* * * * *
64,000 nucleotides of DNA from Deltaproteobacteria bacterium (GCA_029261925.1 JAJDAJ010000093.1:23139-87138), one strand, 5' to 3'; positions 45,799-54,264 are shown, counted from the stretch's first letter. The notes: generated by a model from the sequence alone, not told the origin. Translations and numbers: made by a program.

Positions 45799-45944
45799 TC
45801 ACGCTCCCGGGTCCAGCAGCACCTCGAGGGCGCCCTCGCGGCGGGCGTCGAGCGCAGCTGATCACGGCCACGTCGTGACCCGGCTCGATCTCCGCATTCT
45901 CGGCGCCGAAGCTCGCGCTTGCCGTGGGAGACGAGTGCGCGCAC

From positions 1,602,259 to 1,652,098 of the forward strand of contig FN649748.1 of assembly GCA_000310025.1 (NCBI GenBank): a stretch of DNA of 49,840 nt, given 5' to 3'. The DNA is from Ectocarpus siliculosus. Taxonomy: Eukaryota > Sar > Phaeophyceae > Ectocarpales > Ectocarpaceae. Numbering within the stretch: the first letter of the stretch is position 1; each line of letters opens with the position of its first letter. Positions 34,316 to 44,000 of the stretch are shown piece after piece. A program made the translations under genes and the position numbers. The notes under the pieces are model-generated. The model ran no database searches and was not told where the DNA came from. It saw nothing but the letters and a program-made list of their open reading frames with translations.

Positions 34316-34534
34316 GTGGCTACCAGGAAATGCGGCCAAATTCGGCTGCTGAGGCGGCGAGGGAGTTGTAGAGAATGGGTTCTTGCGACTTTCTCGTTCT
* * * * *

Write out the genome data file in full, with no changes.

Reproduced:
64,000 nucleotides of DNA from Deltaproteobacteria bacterium (GCA_029261925.1 JAJDAJ010000093.1:23139-87138), one strand, 5' to 3'; positions 45,799-54,264 are shown, counted from the stretch's first letter. The notes: generated by a model from the sequence alone, not told the origin. Translations and numbers: made by a program.

Positions 45799-45944
45799 TC
45801 ACGCTCCCGGGTCCAGCAGCACCTCGAGGGCGCCCTCGCGGCGGGCGTCGAGCGCAGCTGATCACGGCCACGTCGTGACCCGGCTCGATCTCCGCATTCT
45901 CGGCGCCGAAGCTCGCGCTTGCCGTGGGAGACGAGTGCGCGCAC

From positions 1,602,259 to 1,652,098 of the forward strand of contig FN649748.1 of assembly GCA_000310025.1 (NCBI GenBank): a stretch of DNA of 49,840 nt, given 5' to 3'. The DNA is from Ectocarpus siliculosus. Taxonomy: Eukaryota > Sar > Phaeophyceae > Ectocarpales > Ectocarpaceae. Numbering within the stretch: the first letter of the stretch is position 1; each line of letters opens with the position of its first letter. Positions 34,316 to 44,000 of the stretch are shown piece after piece. A program made the translations under genes and the position numbers. The notes under the pieces are model-generated. The model ran no database searches and was not told where the DNA came from. It saw nothing but the letters and a program-made list of their open reading frames with translations.

Positions 34316-34534
34316 GTGGCTACCAGGAAATGCGGCCAAATTCGGCTGCTGAGGCGGCGAGGGAGTTGTAGAGAATGGGTTCTTGCGACTTTCTCGTTCT